The American ones are made in Taiwan and feature slightly smaller packages at 1.76 ounces and sporting a price of about $1.00. The flavor set is rather ordinary with strawberry, orange, green apple, mango, lemon and melon (and sometimes banana) available. The Japanese also come in similar flavors with seasonal or limited edition varieties coming out all the time.
I decided to pick up a package of each and really put them to the test.
The Taiwanese version is more intensely pink in the center. The chew is stiff at first, but still smooth. It’s slightly tangy and has a good strawberry flavor that errs more on the tart side than the floral sweetness though it does get a little jammy towards the end with cooked strawberry notes. The chew lasts a long time and never gets grainy.
The Japanese version is a little softer and chewier. The flavor is also a well rounded berry with good sweet and sour notes, a little hint of floral and a creamy component (which might be attributed to a splash of yogurt in there). Instead of strawberry jam it was more like a strawberry smoothie.
Given a choice, I would pick up the Japanese version. Yes, I like to be able read my packages, but I also like my flavors bold and as authentic as they were originally conceived. I feel like the Taiwanese HiCHEW is like the Turkish Haribo Gummi Bear, not as good as those made in their homeland. However, I love the fact that this candy is able to get a wider audience. It’s a good introduction and perhaps die hard fans will work towards getting the real thing released in North America.
Wednesday, March 2, 2011
Name: Hershey’s Kisses Air Delight
Name: Bosco Milk Chocolate Bar
Name: Black Cow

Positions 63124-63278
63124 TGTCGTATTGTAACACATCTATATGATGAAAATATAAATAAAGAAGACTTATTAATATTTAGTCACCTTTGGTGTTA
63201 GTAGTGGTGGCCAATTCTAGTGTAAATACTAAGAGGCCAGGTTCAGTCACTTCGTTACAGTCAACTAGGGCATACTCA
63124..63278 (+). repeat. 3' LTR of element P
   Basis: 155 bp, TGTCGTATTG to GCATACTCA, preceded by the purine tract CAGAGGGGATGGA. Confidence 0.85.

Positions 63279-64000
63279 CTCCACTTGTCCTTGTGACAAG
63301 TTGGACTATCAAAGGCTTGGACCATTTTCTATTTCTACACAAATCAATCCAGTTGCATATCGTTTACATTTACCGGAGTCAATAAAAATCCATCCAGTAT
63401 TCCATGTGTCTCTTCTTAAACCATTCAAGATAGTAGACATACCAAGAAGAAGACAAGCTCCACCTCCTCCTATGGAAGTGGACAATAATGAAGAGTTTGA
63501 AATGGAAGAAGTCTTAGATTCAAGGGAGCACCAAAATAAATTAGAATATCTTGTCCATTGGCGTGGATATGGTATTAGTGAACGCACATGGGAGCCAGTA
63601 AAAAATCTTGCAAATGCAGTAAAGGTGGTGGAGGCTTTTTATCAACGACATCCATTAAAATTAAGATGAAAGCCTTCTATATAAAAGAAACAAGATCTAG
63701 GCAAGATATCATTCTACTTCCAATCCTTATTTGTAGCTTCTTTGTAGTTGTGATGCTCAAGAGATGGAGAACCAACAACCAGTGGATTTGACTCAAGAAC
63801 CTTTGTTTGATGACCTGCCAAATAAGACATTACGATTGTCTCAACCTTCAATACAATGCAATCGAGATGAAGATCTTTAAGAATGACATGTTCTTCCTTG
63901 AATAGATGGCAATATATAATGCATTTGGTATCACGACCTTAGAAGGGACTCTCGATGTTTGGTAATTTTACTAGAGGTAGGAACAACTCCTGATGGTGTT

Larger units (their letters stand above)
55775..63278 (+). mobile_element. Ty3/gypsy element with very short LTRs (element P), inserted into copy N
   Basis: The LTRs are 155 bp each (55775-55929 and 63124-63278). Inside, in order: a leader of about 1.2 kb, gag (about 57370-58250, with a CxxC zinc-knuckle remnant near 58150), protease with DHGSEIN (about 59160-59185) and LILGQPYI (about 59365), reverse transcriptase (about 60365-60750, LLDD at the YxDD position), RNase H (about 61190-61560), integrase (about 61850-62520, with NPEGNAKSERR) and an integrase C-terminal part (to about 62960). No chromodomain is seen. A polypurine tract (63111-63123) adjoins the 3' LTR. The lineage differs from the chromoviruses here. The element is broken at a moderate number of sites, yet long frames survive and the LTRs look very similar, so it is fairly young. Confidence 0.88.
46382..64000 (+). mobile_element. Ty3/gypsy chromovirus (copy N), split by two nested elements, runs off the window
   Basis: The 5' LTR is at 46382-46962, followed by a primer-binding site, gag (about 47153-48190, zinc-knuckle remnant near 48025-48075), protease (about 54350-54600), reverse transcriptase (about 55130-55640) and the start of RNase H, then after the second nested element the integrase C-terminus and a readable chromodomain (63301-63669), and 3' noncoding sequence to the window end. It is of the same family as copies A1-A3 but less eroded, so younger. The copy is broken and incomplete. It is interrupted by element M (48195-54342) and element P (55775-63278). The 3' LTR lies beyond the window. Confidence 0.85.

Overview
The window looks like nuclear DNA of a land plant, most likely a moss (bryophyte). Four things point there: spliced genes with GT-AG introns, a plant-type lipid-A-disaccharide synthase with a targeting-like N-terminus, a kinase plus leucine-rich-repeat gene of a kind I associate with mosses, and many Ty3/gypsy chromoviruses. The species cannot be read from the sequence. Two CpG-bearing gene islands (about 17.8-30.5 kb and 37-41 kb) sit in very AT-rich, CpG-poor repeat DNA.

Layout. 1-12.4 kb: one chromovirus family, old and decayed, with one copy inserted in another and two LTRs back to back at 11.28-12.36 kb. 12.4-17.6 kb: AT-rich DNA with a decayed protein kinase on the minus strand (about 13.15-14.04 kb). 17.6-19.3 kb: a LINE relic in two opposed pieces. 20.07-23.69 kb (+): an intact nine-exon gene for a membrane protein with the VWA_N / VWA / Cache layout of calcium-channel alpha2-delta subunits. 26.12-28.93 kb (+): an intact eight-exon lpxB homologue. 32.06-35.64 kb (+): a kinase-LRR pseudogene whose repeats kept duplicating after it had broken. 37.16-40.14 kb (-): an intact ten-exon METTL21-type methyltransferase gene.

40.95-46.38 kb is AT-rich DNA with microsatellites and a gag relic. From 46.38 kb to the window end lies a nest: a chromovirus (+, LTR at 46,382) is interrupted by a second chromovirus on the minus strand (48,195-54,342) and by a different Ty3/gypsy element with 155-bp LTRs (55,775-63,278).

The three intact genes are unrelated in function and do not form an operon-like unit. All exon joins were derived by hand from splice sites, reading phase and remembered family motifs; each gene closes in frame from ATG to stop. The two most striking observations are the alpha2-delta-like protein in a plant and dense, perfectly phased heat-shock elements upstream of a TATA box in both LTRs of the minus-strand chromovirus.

Name: DryScream ~ Ice Cream Candy
Name: Pine Bros. Throat Drops
Name: Chocobloc Air
Tuesday, March 1, 2011
Christopher’s Good News bar is something of a mystery to me. It’s currently made locally in Los Angeles by Adams-Brooks but before that it was created back in the late thirties by Ben Myerson for his newly founded Ben Myerson Candy Company. In 1955 the Ben Myerson Candy Company acquired Christopher’s Candy which was already a venerable confectioner in Southern California since 1887. In 2006 Ben Myerson was bought up by Jelly Belly, who quickly gobbled up the Sunkist Fruit Gems brand and spun off the chocolate products like the Good News bar and Christopher’s Big Cherry to Adams-Brooks.
The bars were extremely popular as a gift parents would hand out to friends heralding the birth of their baby. The package design to this day looks like a newspaper masthead and my bar even had a little sticker that said “it’s a girl”. But the curious thing about this bar was instead of going national, as other brands within Ben Myerson’s company did, the Good News bar became hyper-regional. In fact, the only place it’s still sold widely is in Hawaii. I happened to find my bar at Marukai Market in Torrance, CA which is a Japanese grocery store that also carries a lot of Hawaiian favorites (as many Southern California Japanese folks either immigrated through Hawaii or have relatives there).
The bar’s description is rich milk chocolate, peanuts, caramel. What the description doesn’t mention is that there’s also crisped rice in there. Looking at all that, you can see that it’s actually a unique bar, there are no other nationally distributed bars that match this element combination.
The bar is beautifully enrobed in a rippled, dark looking milk chocolate. The center is a combination of caramel, peanuts and crisped rice. The ingredients are wholesome and easy to understand and probably the worse thing on the list is a little bit of hydrogenated cottonseed oil towards the end.
The chew is firm and light with a good balance of crisped rice. There weren’t that many peanuts in my bar, enough to impart a nutty flavor but the cereal flavors of the crisped rice definitely won out. The caramel had a milky flavor that was far stronger than the chocolate, which was passable and well-tempered. I was afraid the bar would be messy to eat, as sometimes chocolate coatings flake off, but this was easy to bite even slice.
I’m not sure why these bars aren’t more popular. The elements are similar to a 100 Grand but with a few peanuts tossed in (and an extra quarter ounce for the same price).
Meticulously photographed and documented reviews of candy from around the world. And the occasional other sweet adventures. Open your mouth, expand your mind.